Op-Ed: NATO Divergence Over Afghan Airstrike is Devastating
(Source: Deutsche Welle German radio; published Sept. 7, 2009)
The NATO airstrike in Afghanistan on two fuel trucks hijacked by the Taliban has sparked a fresh debate on the international military presence in the country. DW's Sybille Golte examines the repercussions.

Many questions remain unanswered following the bombing of the fuel trucks in Afghanistan: What were the circumstances that led to the decision to attack? How many civilians were among the victims? Was there an alternative to the airstrike?

It will presumably take a few days before we have the answers – a disaster, as the incident is already sending out fatal signals that are magnified in an atmosphere of uncertainty.

Message number 1: The alliance in Afghanistan appears to be more deeply split than was commonly known. Germany's Bundeswehr has been openly criticized by its partners in Washington and London – even before there are any official inquiry results. The Bundeswehr has been as harsh in its criticism of the US military, which it says deliberately leaked false information in order to discredit the German commitment in Afghanistan.

The dispute is being carried out in the media, and it is only a matter of time until it reaches the population in Afghanistan. The consequences: the Afghan people will lose faith in the process of democratization – the most important prerequisite for the success of democracy. The Taliban must be rubbing their hands in glee – the debate is grist to their propaganda mills.

Message number 2: The Taliban are present even in the supposedly secure north of the country. It seems that those who are supposed to guarantee safety there have fallen back on massive airstrikes as a means of defense. It is a situation that is not conducive to strengthening faith in the Bundeswehr or the local Afghan security forces.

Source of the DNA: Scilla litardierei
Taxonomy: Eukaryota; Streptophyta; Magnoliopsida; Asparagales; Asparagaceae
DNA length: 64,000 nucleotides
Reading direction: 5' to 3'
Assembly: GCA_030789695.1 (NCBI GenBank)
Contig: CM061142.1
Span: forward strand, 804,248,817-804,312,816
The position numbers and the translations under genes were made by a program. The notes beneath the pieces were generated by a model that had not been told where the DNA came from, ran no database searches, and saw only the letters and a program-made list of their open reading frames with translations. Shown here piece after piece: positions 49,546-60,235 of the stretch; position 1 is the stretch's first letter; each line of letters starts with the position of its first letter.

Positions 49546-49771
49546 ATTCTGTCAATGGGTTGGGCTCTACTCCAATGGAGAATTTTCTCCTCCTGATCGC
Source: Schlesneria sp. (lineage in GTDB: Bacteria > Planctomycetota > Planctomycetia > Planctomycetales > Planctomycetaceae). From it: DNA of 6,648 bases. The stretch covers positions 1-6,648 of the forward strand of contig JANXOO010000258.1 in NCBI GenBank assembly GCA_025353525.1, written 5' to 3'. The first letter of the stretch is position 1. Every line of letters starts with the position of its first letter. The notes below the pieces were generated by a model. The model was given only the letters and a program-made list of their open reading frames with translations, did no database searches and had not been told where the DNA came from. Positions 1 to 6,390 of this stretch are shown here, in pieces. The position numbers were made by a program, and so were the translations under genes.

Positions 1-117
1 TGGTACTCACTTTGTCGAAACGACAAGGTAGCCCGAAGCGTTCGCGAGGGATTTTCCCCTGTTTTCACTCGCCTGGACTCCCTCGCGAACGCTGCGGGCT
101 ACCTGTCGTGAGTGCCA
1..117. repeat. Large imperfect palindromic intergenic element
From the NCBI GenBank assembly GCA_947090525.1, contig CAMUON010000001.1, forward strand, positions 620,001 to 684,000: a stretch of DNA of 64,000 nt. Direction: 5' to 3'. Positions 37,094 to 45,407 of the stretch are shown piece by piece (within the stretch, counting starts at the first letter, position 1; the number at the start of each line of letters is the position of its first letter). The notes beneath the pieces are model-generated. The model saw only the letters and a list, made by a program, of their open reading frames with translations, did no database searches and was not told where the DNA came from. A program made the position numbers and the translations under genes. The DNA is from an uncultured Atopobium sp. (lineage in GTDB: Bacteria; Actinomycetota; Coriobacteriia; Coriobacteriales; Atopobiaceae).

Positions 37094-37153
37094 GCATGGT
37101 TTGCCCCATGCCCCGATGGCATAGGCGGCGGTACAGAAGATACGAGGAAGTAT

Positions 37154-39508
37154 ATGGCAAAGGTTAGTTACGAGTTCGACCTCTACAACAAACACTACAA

Message number 3: The Bundeswehr's image as a reconstruction force has been damaged – with unforeseeable consequences. Attacks on German troops will increase. The public - in Afghanistan and in Germany – will see less of a difference between fighting the insurgency and war. The current election campaign in Germany will lead to a further emotionalization of the debate on Afghanistan.

All of this is poison for the development of Afghanistan. Allies who are at odds on one hand, an increasing number of civilian victims and a triumphant Taliban on the other hand: The basic conditions are not good for the president's second term in office, should Hamid Karsai have won the elections.

In the current German election campaign, the debate over the country's military operation in Afghanistan is foreseeable – and it is not helpful. The appeal to get German troops out of Afghanistan may garner votes, but it is by no means a stable concept for the future of Afghanistan.

Whoever wants to hazard the consequences of a new Taliban regime in Afghanistan should remember the era of its rule. The upcoming September 11 anniversary provides that opportunity; the symbolic date might help the allies realize who really is the opponent in Afghanistan.


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